Lee was in luck. Scott Baio, Heather’s beau two years ago, was a fling of the past, as was actor Mark Harmon (who, after their entanglement, described Locklear as “an emotional cup of coffee”). Tom Cruise—whom Heather declines to discuss on the grounds that “it’s not ladylike to talk about previous romances”—was nowhere in evidence, and Lee had piqued her interest. When he finally got through, Locklear reports, “We talked for hours. After we hung up I got a phone call back. It’s Tommy, and he says, ‘Turn on the TV—you’re on right now.’ I hadn’t been doing Dynasty much, and it was Wednesday night, and I immediately knew he thought I was Heather [The Fall Guy] Thomas.”
Magnanimously, she forgave him, and the two met three days later. Both say that their first date—dinner at an Italian restaurant and the late show at the Comedy Store—was the clincher. When Lee arrived at Locklear’s Tudor house in Tarzana, he looked every inch the motley rocker. “I came downstairs,” recalls Heather, “saw Tommy and ran back upstairs to make my hair wilder. It was great.” Lee, for his part, was already smitten; as soon as Heather agreed to see him, he made a jubilant phone call to his mother. “The first time I saw Heather I got so flipped out I think I lost part of my mind,” he says.
Not that Mrs. Lee’s only son was a naif; he had been married in 1984 to model Elaine Bergen (a union that ended after 30 days) and, as a Crüe member, had seen his share of debauchery. The band’s official biography says, “Mötley Crüe isn’t simply a musical project; it’s more a philosophy, a way of life. All things to all men and a lot more to all women.” Aside from the usual complement of willing females, the group has attracted a reputation as a cadre of devil-worshipers whose riotous living and determined drinking rivals that of, say, Keith Richards in his prime. Public scandals—including lead singer Vince Neil’s conviction last year for vehicular manslaughter and drunk driving (which cost him $2.7 million in financial restitution and resulted in five years’ probation)—have done nothing to curb their popularity with pubes-cents. Their two most recent albums both went platinum, and the band’s 1985 tour was a sellout.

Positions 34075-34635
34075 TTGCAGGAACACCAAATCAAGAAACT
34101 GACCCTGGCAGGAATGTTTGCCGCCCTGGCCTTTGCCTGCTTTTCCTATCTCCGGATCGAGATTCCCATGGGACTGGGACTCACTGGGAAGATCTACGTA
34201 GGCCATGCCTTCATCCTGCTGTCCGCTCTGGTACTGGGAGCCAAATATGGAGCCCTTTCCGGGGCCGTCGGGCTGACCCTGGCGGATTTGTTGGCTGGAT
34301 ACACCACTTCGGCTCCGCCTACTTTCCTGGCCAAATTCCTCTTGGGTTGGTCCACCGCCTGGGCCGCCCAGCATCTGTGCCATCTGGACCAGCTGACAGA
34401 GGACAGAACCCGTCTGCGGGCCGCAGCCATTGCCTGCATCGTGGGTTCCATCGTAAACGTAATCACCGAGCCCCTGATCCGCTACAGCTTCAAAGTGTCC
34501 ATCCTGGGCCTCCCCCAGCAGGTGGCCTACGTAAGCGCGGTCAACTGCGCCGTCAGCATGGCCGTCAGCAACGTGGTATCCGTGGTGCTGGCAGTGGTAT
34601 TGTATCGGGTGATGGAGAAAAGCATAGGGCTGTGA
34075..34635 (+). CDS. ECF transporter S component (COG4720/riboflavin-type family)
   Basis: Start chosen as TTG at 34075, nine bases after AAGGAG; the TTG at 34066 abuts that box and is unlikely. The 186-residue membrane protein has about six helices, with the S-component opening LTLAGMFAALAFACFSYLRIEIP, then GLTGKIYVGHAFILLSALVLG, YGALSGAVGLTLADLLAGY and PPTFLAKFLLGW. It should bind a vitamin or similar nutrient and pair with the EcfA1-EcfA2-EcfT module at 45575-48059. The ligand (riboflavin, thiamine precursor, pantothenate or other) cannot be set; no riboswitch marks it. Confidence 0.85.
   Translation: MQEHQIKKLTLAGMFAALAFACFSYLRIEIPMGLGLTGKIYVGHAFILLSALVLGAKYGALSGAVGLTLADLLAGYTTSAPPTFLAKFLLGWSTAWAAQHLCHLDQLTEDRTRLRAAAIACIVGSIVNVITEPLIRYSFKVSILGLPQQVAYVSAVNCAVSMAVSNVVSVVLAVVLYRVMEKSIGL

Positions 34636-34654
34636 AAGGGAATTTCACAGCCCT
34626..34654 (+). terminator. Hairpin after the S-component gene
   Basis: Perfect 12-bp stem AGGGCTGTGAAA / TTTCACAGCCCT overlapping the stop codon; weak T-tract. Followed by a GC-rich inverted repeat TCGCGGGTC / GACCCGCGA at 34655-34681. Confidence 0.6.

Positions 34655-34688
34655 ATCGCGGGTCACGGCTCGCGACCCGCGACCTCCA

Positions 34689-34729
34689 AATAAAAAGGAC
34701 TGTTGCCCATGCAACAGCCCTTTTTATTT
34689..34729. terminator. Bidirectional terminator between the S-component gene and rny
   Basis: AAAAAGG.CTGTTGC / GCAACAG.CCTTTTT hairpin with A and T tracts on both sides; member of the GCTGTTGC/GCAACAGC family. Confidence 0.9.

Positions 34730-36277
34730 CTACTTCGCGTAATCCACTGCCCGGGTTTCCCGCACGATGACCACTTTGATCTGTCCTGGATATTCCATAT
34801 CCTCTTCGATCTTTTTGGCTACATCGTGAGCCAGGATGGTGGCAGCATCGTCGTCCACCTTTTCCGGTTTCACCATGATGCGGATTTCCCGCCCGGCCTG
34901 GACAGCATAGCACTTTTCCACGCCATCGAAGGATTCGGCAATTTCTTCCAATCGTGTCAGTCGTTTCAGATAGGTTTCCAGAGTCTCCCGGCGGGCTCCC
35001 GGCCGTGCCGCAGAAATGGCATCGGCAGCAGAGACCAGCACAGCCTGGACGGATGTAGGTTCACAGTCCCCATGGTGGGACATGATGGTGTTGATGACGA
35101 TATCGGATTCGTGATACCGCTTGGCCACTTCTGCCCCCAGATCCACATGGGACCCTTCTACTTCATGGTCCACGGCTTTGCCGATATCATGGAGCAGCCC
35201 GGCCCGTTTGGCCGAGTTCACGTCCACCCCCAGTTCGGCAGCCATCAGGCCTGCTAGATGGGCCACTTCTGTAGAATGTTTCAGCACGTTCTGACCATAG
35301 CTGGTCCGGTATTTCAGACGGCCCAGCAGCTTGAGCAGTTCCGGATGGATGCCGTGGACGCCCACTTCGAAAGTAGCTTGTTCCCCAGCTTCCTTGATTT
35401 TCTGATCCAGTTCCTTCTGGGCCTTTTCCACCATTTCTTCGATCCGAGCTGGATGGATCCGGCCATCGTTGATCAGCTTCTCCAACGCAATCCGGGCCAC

When Locklear entered the picture, the boys were about to climb back onto the tour bus, a peripatetic playpen that Tommy terms “pretty wild.” Says Lee: “I mean, I work for an hour and 40 minutes a day. I have another 22 hours to play. I shouldn’t really say that much, but you can probably imagine some of the things that are going on.”
As it happened, however, the wide-eyed Heather fit right in. The stories about satanism didn’t trouble her—”Tommy doesn’t worship the devil, he worships me,” she laughs—and the commoner forms of hell-raising weren’t a threat. “What those guys do on the road when I’m not around is all fine and dandy,” she says. “I’m not worried.” Three months after they met, Locklear proposed in a Dallas hotel room. Lee was incredulous. “I said, ‘Now, don’t say that kind of stuff unless you mean it,’ ” he remembers. “I didn’t want to be heartbroken.”
He wasn’t. On Christmas Eve the two celebrated their engagement in a typically abandoned manner: Riding in a limousine along the Ventura Freeway, they stood up and poked their heads out of the sunroof. Eyes watering, hair flapping in his face, Lee placed a 2.3-carat diamond ring on Locklear’s finger and yelled, “Will you marry me?” “Yes!” she shouted.